We go to a doctor with stress and get given a prescription. We go to counselling for depression and meet someone who appears to have more problems than we do. We go to a business advisor and find someone who gives little evidence of ever having run any successful enterprise. We go to members of our own family and learn very quickly not to make that mistake again.
In offering myself as a guide or coach, I have to stand on my track record. I was married for forty-eight years until my wife died of a stroke, just out of the blue. I am now in a new loving relationship and have a lot of happiness in my life, when I least expected it. I have three adult children who are as independent of mind as I would wish them to be. I have run successful enterprises and I do now.
Inevitably I have made stupid errors, time and again throughout my life. Hopefully I have learned from them. While focussing upon establishing myself professionally, in one thing after another, I took my wife for granted. In bringing up my children, I hoped that they would be like me. In running a large business, I lost sight of the financial side and thereby betrayed the trust put in me by my staff and others.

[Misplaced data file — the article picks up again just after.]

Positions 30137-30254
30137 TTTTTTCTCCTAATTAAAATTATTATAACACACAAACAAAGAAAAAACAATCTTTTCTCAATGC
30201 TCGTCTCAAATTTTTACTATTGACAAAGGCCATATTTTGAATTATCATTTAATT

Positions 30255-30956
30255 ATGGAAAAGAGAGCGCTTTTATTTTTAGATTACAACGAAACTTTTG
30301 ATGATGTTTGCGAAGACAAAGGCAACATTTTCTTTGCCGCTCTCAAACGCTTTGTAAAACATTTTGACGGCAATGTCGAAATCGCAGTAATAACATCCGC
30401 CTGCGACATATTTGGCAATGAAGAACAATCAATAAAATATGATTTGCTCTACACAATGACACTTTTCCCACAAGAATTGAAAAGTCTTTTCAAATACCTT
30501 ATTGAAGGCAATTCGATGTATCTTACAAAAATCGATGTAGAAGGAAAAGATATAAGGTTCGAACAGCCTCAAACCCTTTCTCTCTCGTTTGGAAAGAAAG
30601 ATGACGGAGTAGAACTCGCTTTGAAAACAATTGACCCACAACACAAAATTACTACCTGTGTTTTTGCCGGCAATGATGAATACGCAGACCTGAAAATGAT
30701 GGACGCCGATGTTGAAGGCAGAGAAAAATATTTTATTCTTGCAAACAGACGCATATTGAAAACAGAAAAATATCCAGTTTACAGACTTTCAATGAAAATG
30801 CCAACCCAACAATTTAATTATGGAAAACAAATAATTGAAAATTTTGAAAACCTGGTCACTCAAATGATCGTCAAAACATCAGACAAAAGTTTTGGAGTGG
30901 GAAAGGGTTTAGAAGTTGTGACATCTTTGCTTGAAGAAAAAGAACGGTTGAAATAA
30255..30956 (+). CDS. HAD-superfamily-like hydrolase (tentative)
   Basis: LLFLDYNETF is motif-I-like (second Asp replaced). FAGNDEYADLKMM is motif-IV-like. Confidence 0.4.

Anyone who has had a blameless life has quite possibly learned very little and may have nothing to offer.
I have spent my professional life listening to the woes of other people. I am happy to do that. Even so, I believe that counselling has to have more to offer than merely a listening ear. There has to be a level of interaction. I tend not to give advice because I can never know sufficient about another person to be able to do so. However, I can ask people whether their own method of doing something has resulted in the happiness that they sought. I can then ask them, from my impartial perspective, whether they would like to look at some different ideas and ways of doing things.
This process does not have to be intellectually intricate, psychologically mysterious or emotionally distraught. It can be serious but also illuminating, challenging and even enjoyable, all at the same time.